The Response – In 2008, The Nord Family Foundation contributed $129,000 to the Community Foundation of Greater Lorain County, to initiate HealthCare Lorain County. These funds leveraged local grants allowing the group to contract with the Altarum Institute and the Public Services Institute of Lorain County Community College to facilitate a year-long community engagement and planning process aimed at improving access to health care for the uninsured in Lorain County. The two contractors, guided by Robert Woods Johnson’s Communities in Charge, initiative diagrammed stakeholders’ perspectives of the current and desired Lorain County health system, completed a local environmental scan, outlined key problems, and mapped provider resources.
Participants – Approximately forty (40) community leaders, referred to as the Working Group, participated on this initiative at some level and are committed to addressing/improving the health care situation in Lorain County. This Working Group was comprised of individuals from all aspects of the health care field (hospitals, health departments, mental health board, medical society, etc.), as well as state and local government, law enforcement, social services, local funders, faith-based organizations, and business representatives. A Steering Committee of ten (10) members acted as a sort of Executive Committee and met when the Working Group did not – vetting data and information and taking suggestions back to the larger Working Group. Between August 2007 and December 2009, the Working Group and the Steering Committee each met five times, under the guidance/facilitation of the consultants.
Goal – HealthCare Lorain County focused its efforts around providing access to Medical Homes for the uninsured. In a medical home model, primary care clinicians and allied professionals provide conventional diagnostic and therapeutic services, as well as coordination of care for patients that require services not available in primary care settings. The goal is to provide a patient with a broad spectrum of care, both preventive and curative, over a period of time and to coordinate all of the care the patient receives. This “Medical Home” decision was reached by the Steering Committee in June 2008 and presented to the Working Group in late July 2008 after much data analysis regarding the statistics of the uninsured in Lorain County, and the current rates/usage stats of the two main hospital systems. Over the next several months the group reviewed examples of other communities’ successful solutions to the same problem Lorain County is facing and ways in which those communities adopted medical home models or something similar. December 2009, the Committee recommitted to the long-term goal.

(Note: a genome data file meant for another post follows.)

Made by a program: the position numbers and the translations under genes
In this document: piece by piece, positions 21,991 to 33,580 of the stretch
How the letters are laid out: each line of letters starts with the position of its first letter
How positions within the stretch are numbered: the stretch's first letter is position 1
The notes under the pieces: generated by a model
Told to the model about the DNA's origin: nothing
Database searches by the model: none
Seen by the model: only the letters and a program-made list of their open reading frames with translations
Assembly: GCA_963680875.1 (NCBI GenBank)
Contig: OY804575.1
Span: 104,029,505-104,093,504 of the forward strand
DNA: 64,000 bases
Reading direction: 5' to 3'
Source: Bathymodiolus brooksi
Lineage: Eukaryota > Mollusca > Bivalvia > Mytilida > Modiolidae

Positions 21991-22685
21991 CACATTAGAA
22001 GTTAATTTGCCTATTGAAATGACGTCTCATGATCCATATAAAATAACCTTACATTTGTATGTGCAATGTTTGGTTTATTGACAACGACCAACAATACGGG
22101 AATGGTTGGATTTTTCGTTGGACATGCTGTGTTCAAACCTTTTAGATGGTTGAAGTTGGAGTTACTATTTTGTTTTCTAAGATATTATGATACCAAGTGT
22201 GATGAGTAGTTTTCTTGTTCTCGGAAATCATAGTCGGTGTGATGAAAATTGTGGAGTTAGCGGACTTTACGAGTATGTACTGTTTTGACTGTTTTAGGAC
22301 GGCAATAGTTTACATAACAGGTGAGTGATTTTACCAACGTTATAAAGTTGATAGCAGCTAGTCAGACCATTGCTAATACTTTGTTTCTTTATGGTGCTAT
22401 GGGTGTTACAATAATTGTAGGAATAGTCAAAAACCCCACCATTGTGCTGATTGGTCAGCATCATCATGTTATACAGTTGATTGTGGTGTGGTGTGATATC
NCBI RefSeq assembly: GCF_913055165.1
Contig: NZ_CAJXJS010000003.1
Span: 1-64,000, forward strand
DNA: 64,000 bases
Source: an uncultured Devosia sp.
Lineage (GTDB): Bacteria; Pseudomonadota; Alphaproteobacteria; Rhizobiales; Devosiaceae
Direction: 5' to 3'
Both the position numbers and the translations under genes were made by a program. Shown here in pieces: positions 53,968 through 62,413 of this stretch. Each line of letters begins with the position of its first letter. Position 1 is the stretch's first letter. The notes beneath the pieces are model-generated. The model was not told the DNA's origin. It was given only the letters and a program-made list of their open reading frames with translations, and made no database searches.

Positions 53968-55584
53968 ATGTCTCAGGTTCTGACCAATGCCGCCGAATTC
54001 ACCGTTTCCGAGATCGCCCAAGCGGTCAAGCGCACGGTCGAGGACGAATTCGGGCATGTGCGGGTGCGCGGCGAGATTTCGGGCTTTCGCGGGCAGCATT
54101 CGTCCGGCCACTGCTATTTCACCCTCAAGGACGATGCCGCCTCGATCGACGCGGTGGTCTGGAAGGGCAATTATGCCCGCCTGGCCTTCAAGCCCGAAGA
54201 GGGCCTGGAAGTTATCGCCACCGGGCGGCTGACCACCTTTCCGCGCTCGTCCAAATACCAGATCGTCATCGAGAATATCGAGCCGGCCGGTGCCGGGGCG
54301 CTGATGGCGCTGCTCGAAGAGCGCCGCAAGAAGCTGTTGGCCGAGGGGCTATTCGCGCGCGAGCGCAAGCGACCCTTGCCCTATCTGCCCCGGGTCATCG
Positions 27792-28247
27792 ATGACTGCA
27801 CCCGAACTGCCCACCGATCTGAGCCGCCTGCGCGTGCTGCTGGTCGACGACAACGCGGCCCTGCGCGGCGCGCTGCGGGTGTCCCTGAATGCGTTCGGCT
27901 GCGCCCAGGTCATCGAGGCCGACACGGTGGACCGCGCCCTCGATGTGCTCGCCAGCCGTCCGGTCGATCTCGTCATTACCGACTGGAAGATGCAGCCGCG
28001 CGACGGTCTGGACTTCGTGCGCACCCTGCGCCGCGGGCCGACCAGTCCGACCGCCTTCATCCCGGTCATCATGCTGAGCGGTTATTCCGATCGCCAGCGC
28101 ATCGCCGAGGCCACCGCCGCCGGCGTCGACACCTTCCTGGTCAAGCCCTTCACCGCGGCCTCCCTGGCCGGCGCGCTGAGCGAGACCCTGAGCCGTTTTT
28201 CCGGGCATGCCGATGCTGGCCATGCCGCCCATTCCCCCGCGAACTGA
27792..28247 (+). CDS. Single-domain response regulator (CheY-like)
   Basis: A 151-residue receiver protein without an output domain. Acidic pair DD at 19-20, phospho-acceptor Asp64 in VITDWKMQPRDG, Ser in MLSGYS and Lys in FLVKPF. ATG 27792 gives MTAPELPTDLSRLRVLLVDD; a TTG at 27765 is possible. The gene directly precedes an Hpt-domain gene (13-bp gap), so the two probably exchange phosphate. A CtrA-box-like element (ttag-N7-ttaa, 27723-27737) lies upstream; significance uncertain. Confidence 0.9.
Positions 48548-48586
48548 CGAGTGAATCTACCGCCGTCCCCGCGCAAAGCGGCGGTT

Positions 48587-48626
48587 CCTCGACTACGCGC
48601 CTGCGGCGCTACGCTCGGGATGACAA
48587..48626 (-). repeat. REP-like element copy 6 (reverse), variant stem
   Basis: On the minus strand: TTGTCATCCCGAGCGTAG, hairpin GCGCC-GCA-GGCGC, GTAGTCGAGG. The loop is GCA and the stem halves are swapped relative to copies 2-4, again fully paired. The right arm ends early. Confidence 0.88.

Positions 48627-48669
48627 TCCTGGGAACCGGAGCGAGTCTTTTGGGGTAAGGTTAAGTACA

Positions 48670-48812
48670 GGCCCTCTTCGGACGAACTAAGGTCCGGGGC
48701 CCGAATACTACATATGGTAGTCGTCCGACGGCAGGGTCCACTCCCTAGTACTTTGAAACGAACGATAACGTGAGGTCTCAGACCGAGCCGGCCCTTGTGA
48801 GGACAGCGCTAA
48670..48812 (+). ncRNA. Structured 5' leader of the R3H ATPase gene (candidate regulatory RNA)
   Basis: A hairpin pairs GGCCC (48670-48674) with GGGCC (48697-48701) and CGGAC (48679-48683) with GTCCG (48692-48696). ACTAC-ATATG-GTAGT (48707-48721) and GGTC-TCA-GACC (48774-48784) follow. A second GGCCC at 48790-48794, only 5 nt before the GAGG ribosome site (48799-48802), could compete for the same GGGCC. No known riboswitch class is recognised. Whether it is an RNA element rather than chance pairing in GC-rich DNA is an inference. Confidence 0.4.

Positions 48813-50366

Currently, Community Health Partners has started a very small Medical Home pilot program with the assistance of the Lorain County Free Clinic – both of whom served on the Steering Committee. The two main hospitals, CHP and EMH, along with the Steering Committee Chair and two of the larger foundations funders, met in November 2009 to discuss how the two hospitals are prepared to commit to/expand on a full Medical Home program for the Lorain County community. The most viable option for the two appeared to be the Toledo CareNet model which serves a triaging center to make sure the medically uninsured and under-insured have a human being ushering them to an appropriate care. CareNet’s strength is in providing a continuum of care for the medically indigent requiring chronic care. At this writing, the hospitals are reluctant to make a financial commitment to what could amount to a $300,000 operating budget for CareNet to function in Lorain County. The foundations are continuing to meet with the hospital directors to determine why this is the case.
Public Health Departments –
In 2008, The Public Services Institute (PSI) of Lorain County Community College was contracted by the Lorain City public health department to initiate a strategic plan. The plan was published in July 2008 with little discussion from the Health Care Lorain County group. The plan calls for a need for the three entities to “collaborate,” but fails address Health Care Lorain County’s call to explore consolidation of the three separate health districts into one. PSI had engaged in low-level negotiations with the health departments to push the idea of merger forward in 2009. In January 2010, Nord Family Foundation inquired about the PSI’s efforts and received the following response from the Elyria Public Health Director,
We have been unable for many reasons to meet with Lorain City. We have of course had financial reductions in grants and have laid two positions and eliminated the well child program. We just received an 100,000 cut in the general fund from Elyria — and so are anticipating other major changes within this year — because so much of our budget depends on grants and those grants are on a fed fiscal year, we have until June to complete whatever we decided to do about consolidation of some of our remaining programs, etc. This has been — due to our early and constant involvement withH!N! — a very difficult and challenging year. The Board has worked and supported us — but we all know we need to come up with a new business plan that will fit our budget. Unfortunately at a time when our services are really needed on a lot of fronts, we are at risk! But the Board is still interested in some kind of collaboration with Lorain city. There has been no enthusiasm or cordiality on their part re. to invitations — but they are also under stress.
PSI’s message to Nord Family Foundation is,